Economy nearly stops new construction


The nation is now on track to put up fewer homes this year than at any time since the end of WW II. Some brand new, never-lived-in-homes, are already in foreclosure.

"These houses would have sold two years ago at about $600,000. Now they're selling for $324,000 to $385,000. Brand new, never lived in," said Monica Chavez, a realtor.

Next weekend, 26 of these 3,000 square foot homes will be offered for sale at bargain basement prices because the builder went into foreclosure this year.

"You've been selling homes in this area for 19 years. Ever see anything like this?" asked ABC7's Leslie Brinkley.
"No. In the 90's maybe, but nothing like this," said Christine Chavez, a realtor.

In California, home sales are actually up 14 percent from a year ago, but the problem is nearly half of the recent sales are foreclosures.

"Those are distressed sales. Those aren't going to help the housing market pick up," said Chris Mayer, from Columbia University's Center for Real Estate.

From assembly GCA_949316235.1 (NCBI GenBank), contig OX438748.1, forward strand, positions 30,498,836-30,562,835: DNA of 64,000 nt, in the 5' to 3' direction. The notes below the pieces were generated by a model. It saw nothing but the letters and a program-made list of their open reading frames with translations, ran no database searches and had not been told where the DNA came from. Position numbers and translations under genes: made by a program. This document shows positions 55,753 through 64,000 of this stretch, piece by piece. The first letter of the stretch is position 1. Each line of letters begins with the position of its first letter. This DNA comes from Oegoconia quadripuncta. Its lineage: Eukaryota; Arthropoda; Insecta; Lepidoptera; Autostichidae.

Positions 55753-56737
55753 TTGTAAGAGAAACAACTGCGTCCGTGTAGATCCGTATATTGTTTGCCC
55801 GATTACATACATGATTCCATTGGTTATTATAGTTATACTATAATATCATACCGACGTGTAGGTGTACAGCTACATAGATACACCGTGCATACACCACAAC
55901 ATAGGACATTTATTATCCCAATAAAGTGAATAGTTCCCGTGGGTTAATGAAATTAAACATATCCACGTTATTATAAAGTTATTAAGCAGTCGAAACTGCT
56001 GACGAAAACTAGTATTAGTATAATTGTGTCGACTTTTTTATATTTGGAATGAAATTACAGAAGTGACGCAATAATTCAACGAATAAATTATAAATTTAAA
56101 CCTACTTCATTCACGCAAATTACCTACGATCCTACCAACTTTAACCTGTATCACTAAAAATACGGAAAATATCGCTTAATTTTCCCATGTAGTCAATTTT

According to the National Association of Homebuilders, construction started on just 936,000 new units nationwide this year -- the lowest since 1945. Builders are hit on both ends. It's harder to get loans to build and tougher to sell what they do build.

"You look and it's like when is it going to stop. It hasn't yet. Keeps going down," said Monica.

Still builders hold out hope like at the Wilder Development along Highway 24 in Orinda. 245 home sites are currently being graded builders are plowing ahead with plans to put in utilities and infrastructure next year despite the economy. They say pockets of Bay Area real estate are holding their own.

The National Association of Homebuilders is asking Congress to double the tax credit for first time buyers to encourage more home buying, but forecasts are for 2009 to be another tough year for construction.

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